He revealed that he planned to hike the trail once he finished his book on how to save the world. I paused to turn and stare at him. He didn’t laugh or even crack a smile. He was serious.
“Beg your pardon?”
“Well, I don’t know when I’ll finish the book, to be honest. You know, it’s a lot harder to save the world than I first thought. Might be another year or two before I really figure it out,” he mused.
This man was off his rocker! That much was obvious. The question that remained was whether or not he was harmless crazy or run-for-your-life kind of crazy. But being alone in the woods with this guy, I didn’t want to stick around to find out.
And so I hiked even faster. I was almost at a light jog as we climbed the last mountain before the last three miles of trail that led into the center of Hanover. I heard him moan in pain. I turned just in time to see him collapse in the middle of the trail and throw up multiple times. I backed away, staring at him with morbid curiosity. I wanted to make sure he didn’t black out and then I’d continue on my way.
He wiped his mouth and panted “How … can … you … go … so fast?” I laughed and grinned mischievously. I didn’t need to spray him. My weapon appeared to be my speed. I left him on the ground, and once rounding the corner, I broke into a run. In my boots with my 36 lbs. pack, I ran the last three miles into town — propelled by adrenaline and fear.
I made it into town without incident. But would he come searching for me again? I was nervous and unsure of what to do. And then I fell into the Connecticut River. This day was spiraling out of control. I would be an idiot to walk back into the woods today. I needed help. I slipped my hands into the pockets of my black jacket and felt the business card Bill had given me that morning.
That’s it. That’s what I’ll do. What could possibly go wrong at a Canadian Thanksgiving?
For the second time in 24 hours, I hopped in the car with Bill and Joanna to be whisked away to an evening of turkey, pies, stuffing and dressing. And for the second time in 24 hours, this couple turned a desperate and lonely situation into a reminder of how life is a beautiful string of unpredictable events. For that, I am grateful.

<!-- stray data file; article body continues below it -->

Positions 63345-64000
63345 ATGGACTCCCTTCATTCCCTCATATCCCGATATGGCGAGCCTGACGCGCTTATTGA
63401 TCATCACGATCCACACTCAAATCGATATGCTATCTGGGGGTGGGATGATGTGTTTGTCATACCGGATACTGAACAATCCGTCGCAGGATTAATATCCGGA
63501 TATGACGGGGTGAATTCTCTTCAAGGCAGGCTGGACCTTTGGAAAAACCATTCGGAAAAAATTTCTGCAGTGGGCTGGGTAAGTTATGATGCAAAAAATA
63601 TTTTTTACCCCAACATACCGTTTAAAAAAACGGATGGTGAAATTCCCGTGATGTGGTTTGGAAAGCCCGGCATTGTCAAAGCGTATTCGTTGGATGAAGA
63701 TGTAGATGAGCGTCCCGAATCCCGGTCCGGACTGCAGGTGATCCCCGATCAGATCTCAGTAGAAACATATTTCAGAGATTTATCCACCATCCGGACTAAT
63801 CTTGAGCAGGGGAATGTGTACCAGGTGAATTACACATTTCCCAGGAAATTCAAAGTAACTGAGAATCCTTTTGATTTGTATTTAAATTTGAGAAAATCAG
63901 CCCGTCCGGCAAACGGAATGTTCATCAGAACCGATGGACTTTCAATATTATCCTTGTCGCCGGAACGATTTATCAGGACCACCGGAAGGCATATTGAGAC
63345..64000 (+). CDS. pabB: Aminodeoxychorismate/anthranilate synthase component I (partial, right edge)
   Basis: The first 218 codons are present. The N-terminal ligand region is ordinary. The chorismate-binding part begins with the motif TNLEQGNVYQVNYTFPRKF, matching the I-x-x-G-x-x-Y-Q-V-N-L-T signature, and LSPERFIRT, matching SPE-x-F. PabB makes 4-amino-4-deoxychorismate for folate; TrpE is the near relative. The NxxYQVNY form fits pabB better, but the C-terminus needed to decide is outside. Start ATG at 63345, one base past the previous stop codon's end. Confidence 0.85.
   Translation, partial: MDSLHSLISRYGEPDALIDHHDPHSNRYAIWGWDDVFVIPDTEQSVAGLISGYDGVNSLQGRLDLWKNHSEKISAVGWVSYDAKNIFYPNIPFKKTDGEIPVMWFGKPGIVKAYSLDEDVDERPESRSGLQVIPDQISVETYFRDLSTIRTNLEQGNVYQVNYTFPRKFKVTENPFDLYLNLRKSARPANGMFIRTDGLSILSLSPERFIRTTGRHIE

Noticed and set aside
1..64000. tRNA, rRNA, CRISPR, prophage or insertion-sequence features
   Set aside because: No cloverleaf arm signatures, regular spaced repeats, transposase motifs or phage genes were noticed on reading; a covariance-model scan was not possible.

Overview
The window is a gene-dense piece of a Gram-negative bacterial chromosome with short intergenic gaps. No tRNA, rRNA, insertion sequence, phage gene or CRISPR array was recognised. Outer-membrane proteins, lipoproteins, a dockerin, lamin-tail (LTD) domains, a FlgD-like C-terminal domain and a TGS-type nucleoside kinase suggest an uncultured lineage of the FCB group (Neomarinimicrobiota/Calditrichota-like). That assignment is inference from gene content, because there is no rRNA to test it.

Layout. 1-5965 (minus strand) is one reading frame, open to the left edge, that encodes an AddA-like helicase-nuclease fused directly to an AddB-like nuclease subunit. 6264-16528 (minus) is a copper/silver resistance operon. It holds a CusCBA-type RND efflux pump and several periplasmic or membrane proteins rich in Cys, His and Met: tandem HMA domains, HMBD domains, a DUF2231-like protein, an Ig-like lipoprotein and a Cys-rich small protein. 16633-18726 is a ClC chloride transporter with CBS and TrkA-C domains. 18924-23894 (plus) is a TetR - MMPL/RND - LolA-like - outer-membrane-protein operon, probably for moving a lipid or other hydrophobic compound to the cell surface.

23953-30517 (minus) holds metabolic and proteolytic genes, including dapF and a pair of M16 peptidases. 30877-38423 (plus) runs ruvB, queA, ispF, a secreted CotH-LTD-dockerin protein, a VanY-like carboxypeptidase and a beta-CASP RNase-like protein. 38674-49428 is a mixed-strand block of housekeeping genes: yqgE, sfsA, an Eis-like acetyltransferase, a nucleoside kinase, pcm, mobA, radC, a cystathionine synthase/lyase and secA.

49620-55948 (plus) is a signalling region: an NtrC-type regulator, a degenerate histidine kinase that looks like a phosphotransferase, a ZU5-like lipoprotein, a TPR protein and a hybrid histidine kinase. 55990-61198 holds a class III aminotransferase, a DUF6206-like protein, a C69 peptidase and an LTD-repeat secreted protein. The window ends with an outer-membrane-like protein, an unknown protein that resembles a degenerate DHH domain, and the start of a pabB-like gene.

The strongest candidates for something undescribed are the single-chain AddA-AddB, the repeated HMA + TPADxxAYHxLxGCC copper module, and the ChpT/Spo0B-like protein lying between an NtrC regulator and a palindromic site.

With each step, water gurgled and hissed from every hole in my busted leather boots. Blood flowed from a deep gash in my right knee. The outline of my shin bone glistened a crimson red.
“Hello … hi … how’s it goin’ … hey there … beautiful day, isn’t it,” I repeated to stunned individuals.
Remain calm and collected, I reasoned. Try to blend in, and then I burst out laughing at that ridiculously hopeless thought.
My faded tank-top clung to my torso as drops of water from my hair ran down my face and neck. Like a leaky faucet, water continuously dripped from my black running shorts onto my legs and the concrete sidewalk. Yet my small red sleeping pad that I held in my right hand was mysteriously dry already.
As I walked down the crowded sidewalks of downtown Hanover, NH, people stopped in their tracks to stare at me, mouth agape. Ivy league Dartmouth college kids gawked at me from swanky sidewalk cafes. People exiting boutique shops paused in doorways to do a double-take. I held my head high, making a point to say hello to everyone I could. But who could blame them — a soaking wet, bloodied girl wandering through this upscale New England town with only an inflated sleeping pad. How bizarre!
I walked back into the local outfitter and tapped the salesman on the shoulder. Sheer horror passed over his face as he stared at me. “Oh no, tell me you didn’t,” he pleaded.
“Oh, but I did,” I responded with a smile. “Do you know how difficult it is to fully submerge an inflated sleeping pad? Takes a lot of balance …”
I fell into the Connecticut River. Not while rock hopping across it. Not while fording it.
No, I fell into the Connecticut River under the bridge that links New Hampshire to Vermont. I went for an icy swim just 50 feet shy of the Vermont state line. Why?